"Family Christian Stores has withdrawn a proposal for a controversial bankruptcy plan criticized by debtors for ties between the seller and buyer that were too close for comfort.
"Last week, Kathryn Gardner was the second judge confirmed under Kansas’s new method of selecting appellate court judges, and her confirmation gives the state a look at the system Gov. Sam Brownback wants to use for choosing state supreme court justices.
There is absolutely nothing wrong with judges making decisions that reflect the political views held by elected officials, according to Kansas University law professor Steve Ware.
"We spend the hour exploring what could become the world’s largest trade agreement, the Trans-Pacific Partnership (TPP). What could it mean for the countries that are considering signing onto it? Can it be democratic, humanitarian and transparent?
Raj Bhala is the Associate Dean for International and Comparative Law and Rice Distinguished Professor at The University of Kansas School of Law. He is the author of International Trade Law: Interdisciplinary Theory and Practice Documents Supplement and Trade, Development, and Social Justice.
"On March 19, the Penn Intellectual Property Group featured a symposium on design patents and the convergence of existing intellectual property regimes. The event kicked off with keynote speaker Commissioner F. Scott Kieff L’94 of the U.S. International Trade Commission and featured a panel discussion about the past and future of design patents.
. . .
"This state’s judicial and legislative branches are on course for a constitutional clash after a state appellate court suggested that it might block a school financing plan that lawmakers passed.
The plan, championed by the conservative-dominated Legislature and the Republican governor, Sam Brownback, cut tens of millions of dollars in aid intended to close disparities between rich and poor districts.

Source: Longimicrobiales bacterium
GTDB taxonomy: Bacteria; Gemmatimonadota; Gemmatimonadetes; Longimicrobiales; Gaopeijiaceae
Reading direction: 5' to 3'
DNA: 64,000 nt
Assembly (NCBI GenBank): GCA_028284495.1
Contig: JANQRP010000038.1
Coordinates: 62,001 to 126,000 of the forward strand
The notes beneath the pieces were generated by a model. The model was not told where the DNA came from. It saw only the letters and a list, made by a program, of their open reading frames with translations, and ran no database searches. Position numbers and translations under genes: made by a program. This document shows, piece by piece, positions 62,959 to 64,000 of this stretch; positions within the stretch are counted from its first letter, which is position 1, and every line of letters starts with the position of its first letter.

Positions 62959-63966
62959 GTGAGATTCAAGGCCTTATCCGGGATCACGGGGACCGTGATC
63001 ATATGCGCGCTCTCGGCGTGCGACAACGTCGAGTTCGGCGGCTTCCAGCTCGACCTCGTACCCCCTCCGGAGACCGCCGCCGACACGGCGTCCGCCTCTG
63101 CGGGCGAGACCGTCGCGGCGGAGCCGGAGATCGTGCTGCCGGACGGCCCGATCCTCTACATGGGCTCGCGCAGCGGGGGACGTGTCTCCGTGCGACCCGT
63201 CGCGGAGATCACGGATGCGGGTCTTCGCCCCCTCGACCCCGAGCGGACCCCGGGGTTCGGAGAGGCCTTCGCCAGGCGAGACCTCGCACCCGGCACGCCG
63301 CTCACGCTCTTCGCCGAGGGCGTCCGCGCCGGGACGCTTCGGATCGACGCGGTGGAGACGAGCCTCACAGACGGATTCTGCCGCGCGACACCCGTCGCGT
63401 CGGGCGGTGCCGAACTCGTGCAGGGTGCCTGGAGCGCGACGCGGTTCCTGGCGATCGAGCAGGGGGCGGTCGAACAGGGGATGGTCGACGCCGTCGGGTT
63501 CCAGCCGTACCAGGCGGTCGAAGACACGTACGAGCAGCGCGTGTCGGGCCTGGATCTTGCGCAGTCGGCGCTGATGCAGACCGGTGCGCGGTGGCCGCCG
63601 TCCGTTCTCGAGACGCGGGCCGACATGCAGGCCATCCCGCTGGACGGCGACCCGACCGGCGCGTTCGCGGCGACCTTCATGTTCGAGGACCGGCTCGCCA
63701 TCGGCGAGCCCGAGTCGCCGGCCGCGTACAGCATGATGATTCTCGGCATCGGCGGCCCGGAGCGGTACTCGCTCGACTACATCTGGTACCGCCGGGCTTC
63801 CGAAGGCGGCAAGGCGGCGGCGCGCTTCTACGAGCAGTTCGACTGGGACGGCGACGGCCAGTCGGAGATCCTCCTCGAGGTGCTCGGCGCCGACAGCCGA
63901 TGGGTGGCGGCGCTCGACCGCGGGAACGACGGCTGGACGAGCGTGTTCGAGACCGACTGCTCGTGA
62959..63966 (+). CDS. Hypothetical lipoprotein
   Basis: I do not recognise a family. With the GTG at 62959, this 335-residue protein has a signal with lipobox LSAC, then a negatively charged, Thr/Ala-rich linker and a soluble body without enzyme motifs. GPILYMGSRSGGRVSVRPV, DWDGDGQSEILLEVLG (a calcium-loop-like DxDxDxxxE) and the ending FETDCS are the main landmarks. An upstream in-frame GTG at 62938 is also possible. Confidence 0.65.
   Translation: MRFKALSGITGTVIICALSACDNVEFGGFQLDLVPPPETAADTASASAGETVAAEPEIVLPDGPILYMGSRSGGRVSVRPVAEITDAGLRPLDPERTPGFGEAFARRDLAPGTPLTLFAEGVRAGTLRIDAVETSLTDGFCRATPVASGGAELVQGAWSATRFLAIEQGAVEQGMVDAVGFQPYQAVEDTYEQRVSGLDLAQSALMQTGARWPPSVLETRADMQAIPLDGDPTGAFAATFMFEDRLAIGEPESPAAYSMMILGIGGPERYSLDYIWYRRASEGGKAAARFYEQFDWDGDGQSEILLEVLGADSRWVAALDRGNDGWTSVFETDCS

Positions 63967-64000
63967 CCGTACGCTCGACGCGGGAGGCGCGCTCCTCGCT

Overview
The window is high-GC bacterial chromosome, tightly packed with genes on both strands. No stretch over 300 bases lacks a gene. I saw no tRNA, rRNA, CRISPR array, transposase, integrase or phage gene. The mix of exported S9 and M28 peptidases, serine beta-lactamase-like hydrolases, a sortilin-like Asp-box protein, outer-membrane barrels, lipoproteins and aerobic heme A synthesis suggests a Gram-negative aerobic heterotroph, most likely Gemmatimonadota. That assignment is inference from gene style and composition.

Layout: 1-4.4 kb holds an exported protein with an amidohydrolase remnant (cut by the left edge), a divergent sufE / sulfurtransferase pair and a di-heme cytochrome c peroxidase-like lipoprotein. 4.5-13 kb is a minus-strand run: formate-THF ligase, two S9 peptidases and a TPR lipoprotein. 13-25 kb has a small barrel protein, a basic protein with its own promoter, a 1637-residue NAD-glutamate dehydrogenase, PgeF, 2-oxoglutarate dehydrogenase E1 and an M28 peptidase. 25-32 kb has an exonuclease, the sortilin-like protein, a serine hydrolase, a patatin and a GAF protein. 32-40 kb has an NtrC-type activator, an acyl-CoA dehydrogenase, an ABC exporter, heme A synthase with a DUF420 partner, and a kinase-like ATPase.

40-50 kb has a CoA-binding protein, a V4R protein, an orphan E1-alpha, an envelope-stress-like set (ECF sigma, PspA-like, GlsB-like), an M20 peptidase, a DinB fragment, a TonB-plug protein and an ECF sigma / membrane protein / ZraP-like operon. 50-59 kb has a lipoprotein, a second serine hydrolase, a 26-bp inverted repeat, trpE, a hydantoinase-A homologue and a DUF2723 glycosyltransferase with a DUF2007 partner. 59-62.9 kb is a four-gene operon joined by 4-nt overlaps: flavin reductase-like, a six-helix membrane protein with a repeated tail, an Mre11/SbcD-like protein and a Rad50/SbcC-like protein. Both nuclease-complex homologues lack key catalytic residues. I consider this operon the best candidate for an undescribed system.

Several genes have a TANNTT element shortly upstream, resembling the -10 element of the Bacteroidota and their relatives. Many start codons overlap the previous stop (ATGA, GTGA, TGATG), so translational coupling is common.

"A Kansas University law professor said one result of the new school finance law passed by the Legislature this week could be to halt the ongoing lawsuit over school funding and force the plaintiffs to start over with a new case.
But he said another possibility is that the battle between the Legislature and the courts could lead to the kind of constitutional crisis that occurred in 2005, when lawmakers initially refused to comply with a Supreme Court order to increase school funding, and the court threatened to close public schools until the Legislature did comply.
We'll learn about Governor Brownback's Executive Order 15-01, removing certain protections for LGBT state workers, with commentary from KU Law professors Rick Levy and Elinor Schroeder.
"While we’re on the topic of moral attention: A study just published by the American Psychological Association found that universities underreport sexual-assault complaints on their campuses when they’re not being watched by the U.S. Department of Education, although they report complaints accurately during audits by federal officials. 'The result is students at many universities continue to be attacked and victimized,' writes the study’s author, Corey Rayburn Yung, a law professor at the University of Kansas, 'and punishment isn’t meted out to the rapists and sexual assaulters.'"
"Colleges and universities are likely to underreport or downplay the number of sex crimes on campus unless under federal scrutiny, according to a new study published in the journal Psychology, Public Policy, and Law.
The study, which looked at four-year schools with at least 10,000 students between the years of 2001 and 2012, found that when the Department of Education audits schools for possible Clery Act violations, sexual assault reports rise by approximately 44%. After the audit, reporting rates fall back to pre-audit levels, the New York Times reports.
"Higher education institutions are required by law to report campus crimes. Under the Clery Act, crime rates should be made public. While many universities and colleges do report their criminal cases, a new study found that when it comes to sexual assault, an overwhelming amount of schools report very different rates when they are under federal investigation, oppose to when they are not under the microscope.